I have one of the first production models of the 1613EVS and have had two problems with it in the last several years of light duty use.DISCLAIMER
I am a recreational woodworker, not a repair technician. The following experience is being shared in good faith to help others resolve problems with the router. All risk and liability associated with following this advise remains with the reader not the author.Won't Start or Starts and Then Stops Immediately
On this early model, the ON/OFF switch in the handle has a two piece case construction. It appears to be glued, with no way to open it to expose the electrical contacts inside. I noticed, however, that tapping the switch and blowing into the microscopic gaps produced a very small stream of super fine dust to exit the interior of the switch. After 15-20 minutes of constant fussing (mostly tapping while simultaneously depressing and releasing the switch) the power came on when the router was plugged back in and the switch was pressed normally. Bosch appears to have redesigned this switch on newer production models. The latest part doesn't appear to have any gaps for dust to enter, so a replacement switch may be in order when you grow weary of cleaning the old one after every few hours of operation.Depth Adjustment Changes While Running
This is scary and potentially dangerous!
This problem is most pronounced on my unit when the router is close to the maximum plunged position and mounted in a table. Others have experienced the same problem while using the unit hand held. In both operations, this is probably the most frequently used depth range because, as most of us know, you can never quite get enough bit sticking out from that base. During hand held operation, others stated that the router continued to plunge down while in use. In my case, the router was tight and did not move after locked when pushed in the direction that exposes more bit (plunged more). But mounted upside down in the table, the weight of the unit would occasionally pull the bit continuously down through the base during use, shrinking the amount of bit protruding onto the tabletop. About the only time that this MAY not be a problem is when a straight bit is being used for trimming. For all operations, especially when using a profile bit, the consequences are ruinous. And if you are foolish enough to have inserted a bit from the outside of the base that has a diameter LARGER than will fit through the hole in the base, you are asking for a serious injury! When the unit sinks low enough, it will pull the bit into the base and create instant shrapnel. On two occasions, without warning, the unit violently dropped to its maximum extended position, pulling the bit down through the hole in a fraction of a second. All of the blood drained out of my face in the blink of an eye.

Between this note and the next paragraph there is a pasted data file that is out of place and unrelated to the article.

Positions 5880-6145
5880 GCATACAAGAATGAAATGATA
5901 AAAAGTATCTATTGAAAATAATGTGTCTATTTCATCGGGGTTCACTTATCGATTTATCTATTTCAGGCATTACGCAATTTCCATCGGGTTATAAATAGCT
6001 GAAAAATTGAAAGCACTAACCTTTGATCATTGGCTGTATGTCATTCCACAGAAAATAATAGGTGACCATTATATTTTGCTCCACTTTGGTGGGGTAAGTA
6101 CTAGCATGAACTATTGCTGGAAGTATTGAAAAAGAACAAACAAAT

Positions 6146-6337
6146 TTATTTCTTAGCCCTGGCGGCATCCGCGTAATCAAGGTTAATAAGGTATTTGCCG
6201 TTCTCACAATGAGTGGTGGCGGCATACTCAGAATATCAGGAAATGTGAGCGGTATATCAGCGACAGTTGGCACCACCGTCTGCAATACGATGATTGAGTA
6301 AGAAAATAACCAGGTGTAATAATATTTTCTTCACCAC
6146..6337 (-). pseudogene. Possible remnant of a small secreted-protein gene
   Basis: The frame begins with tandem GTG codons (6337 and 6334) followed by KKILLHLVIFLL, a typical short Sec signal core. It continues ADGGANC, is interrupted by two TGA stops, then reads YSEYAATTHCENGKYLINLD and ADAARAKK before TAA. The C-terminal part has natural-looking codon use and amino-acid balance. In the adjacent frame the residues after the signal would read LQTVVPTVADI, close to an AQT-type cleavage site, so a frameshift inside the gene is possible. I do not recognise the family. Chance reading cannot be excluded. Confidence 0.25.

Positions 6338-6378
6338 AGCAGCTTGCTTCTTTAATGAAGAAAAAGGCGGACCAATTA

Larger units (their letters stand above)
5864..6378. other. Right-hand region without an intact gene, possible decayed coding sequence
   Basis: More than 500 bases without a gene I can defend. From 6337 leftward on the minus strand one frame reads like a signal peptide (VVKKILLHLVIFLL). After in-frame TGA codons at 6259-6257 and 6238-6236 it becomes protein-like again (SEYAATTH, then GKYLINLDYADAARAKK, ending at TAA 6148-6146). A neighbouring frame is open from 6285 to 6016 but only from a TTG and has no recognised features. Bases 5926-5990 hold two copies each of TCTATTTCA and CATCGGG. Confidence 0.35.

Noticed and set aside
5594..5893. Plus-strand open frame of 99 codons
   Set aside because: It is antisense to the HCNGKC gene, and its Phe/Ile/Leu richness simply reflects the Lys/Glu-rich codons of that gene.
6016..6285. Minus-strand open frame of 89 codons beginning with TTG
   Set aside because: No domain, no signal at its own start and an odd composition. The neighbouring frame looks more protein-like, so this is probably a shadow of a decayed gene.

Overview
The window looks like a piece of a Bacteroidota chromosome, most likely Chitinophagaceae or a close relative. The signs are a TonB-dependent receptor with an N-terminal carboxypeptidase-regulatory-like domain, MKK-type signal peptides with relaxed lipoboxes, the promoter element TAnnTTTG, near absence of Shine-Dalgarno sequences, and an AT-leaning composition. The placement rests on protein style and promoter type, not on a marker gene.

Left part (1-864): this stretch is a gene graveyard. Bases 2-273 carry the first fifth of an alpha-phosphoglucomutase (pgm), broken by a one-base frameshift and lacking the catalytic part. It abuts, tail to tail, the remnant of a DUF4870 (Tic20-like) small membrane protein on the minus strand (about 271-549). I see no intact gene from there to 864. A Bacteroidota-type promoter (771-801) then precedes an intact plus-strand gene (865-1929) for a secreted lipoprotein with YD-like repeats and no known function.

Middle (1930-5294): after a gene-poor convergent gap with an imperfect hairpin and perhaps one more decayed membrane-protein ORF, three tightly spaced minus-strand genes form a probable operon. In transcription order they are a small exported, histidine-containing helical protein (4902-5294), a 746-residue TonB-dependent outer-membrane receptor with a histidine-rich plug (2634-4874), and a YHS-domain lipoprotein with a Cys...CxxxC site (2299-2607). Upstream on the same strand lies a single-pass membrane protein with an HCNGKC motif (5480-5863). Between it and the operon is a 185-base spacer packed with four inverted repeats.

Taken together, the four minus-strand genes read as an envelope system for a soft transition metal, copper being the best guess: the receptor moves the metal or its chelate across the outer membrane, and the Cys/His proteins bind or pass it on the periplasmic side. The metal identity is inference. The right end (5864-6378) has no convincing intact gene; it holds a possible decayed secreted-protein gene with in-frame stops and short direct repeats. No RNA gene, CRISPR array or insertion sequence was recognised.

Good news! The fix was easy on my unit. The problem was that the skinny top of the locking lever was bumping into the motor housing before the unit was fully locked in place.
I must confess that I thought about rotating the locking lever without totally removing it only AFTER I disassembled everything. I don't know if it is actually possible to rotate the lever without tearing everything apart or the spring becoming dislodged from the lever, but it's worth a try. If you can't rotate the locking lever without the spring coming undone, or you just want to see how the thing is put together, then continue reading.
Notice that the locking mechanism is nothing more than a brass (or brass color) tube threaded on the inside with a nut welded onto the end that fits into the plastic locking lever.
It is possible that the manufacturer located the locking lever close to the body originally to prevent the user from over-tightening the mechanism. Keep this possibility in mind now that you have extra room between the lever and motor body. You may want to use only enough pressure to firmly hold the router in place. I'm guessing that excessive pressure may not be good for the unit over its life.
To quote Norm, "Remember, there is no more important safety rule than to wear these safety glasses"